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Unprefixed attributes (was: Re: <attribute ref="thisNamespace:foo"/> not working?)

From: Robert Braddock <stormwarden@bigfoot.com>
Date: Sun, 19 Nov 2000 18:54:08 -0600
To: xmlschema-dev@w3.org
Message-ID: <20001119185408.A2192@concordant-thought.com>
Sorry for quoting an old message, but I was just catching up on the list and
this links to a question I was about to ask...

On Wed, Nov 01, 2000 at 08:27:36AM +0000, Henry S. Thompson wrote:
> chuck.han@autodesk.com writes:
> > It seems to me that if the global element <root> is valid
> > (qualified--as ht noted--without a prefix since it implies the
> > default namespace), then by the same token, the global attribute
> > "foo" should also be valid (qualified--this is where ht
> > disagrees--again, without a prefix since it implies the default
> > namespace).
>
> The default NS declaration does not apply to unprefixed attributes [1],
> only to unprefixed elements:
> 
>   "A default namespace is considered to apply to the element where it
>   is declared (if that element has no namespace prefix), and to all
>   elements with no prefix within the content of that element. If the
>   URI reference in a default namespace declaration is empty, then
>   unprefixed elements in the scope of the declaration are not
>   considered to be in any namespace. _Note that default namespaces do_
>   _not apply directly to attributes_. [emphasis added]"

I failed to see why w3c would want to require that all attributes be prefixed.
This seems really counterintuitive, so I read the standard's language more
aggressively with that in mind, and note that "not apply directly" is quite
different from "not apply." Namely, the default namespace does not apply
_directly_ to attributes, but the element provides the namespace for
unprefixed attributes. Thus, if the element uses the default namespace, it's
unprefixed attributes are in the default namespace. (Ack! I'm nit-picking a
standards document's language. Say it isn't so. The only way this could be
worse is if I included my own quote from the standard.)

Appendix A.2 is non-normative, but seems intuitive (as I see it):

  "The Per-Element-Type Partitions: Each type in the All Element Types
   Partition has an associated namespace in which appear the names of the
   unqualified attributes that are provided for that element. This is a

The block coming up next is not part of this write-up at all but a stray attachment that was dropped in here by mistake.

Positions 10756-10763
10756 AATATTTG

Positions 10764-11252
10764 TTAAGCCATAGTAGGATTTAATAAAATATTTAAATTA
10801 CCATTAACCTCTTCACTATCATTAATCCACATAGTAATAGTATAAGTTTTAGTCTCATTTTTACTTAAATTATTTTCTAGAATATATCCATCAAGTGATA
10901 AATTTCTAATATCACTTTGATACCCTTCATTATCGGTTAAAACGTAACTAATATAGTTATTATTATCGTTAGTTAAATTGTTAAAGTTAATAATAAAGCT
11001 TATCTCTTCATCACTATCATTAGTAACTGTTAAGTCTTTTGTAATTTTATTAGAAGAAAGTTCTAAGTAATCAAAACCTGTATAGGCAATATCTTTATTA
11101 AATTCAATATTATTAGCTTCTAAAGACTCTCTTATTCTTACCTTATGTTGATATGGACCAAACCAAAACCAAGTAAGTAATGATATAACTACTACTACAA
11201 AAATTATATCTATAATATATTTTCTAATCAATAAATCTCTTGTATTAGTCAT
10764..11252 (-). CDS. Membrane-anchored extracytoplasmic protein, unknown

traditional namespace because the appearance of duplicate attribute names
   on an element is forbidden by XML 1.0. The combination of the attribute
   name with the element's type and namespace name uniquely identifies each
   unqualified attribute.

  "In XML documents conforming to this specification, the names of all
   qualified (prefixed) attributes are assigned to the global attribute
   partition, and the names of all unqualified attributes are assigned to
   the appropriate per-element-type partition."

So it sounds like the attribute names are handled as expected, although they
get labeled as "unqualified," which is a mite odd, but then there's this bit
just before section 6:

   "However, each of the following is legal, the second because the default
    namespace does not apply to attribute names:

    <!-- http://www.w3.org is bound to n1 and is the default -->
    <x xmlns:n1="http://www.w3.org" 
       xmlns="http://www.w3.org" >
      <good a="1"     b="2" />
      <good a="1"     n1:a="2" />
    </x>
   "

and _here_ I start to feel like the standard will go against me, so I looked
at a NS-related mailing list and it appears ([1] and [2] provide a decent
summary) that this was discussed and what I'm saying is basically correct:
unprefixed attributes are actually in the namespace of the given element,
and that example is only an example of parser-decided uniqueness--it should
(probably?) raise an error in the schema processing.

If this is incorrect, maybe someone could make this all a little clearer,
and indicate why the alternative could be desireable?


Much appreciated,
Robert Braddock (an xmlschema-dev subscriber--no CC necessary)

[1] http://lists.w3.org/Archives/Public/xml-names-editor/2000Aug/0012.html
[2] http://lists.w3.org/Archives/Public/xml-names-editor/2000Aug/0014.html
Received on Sunday, 19 November 2000 19:54:18 GMT

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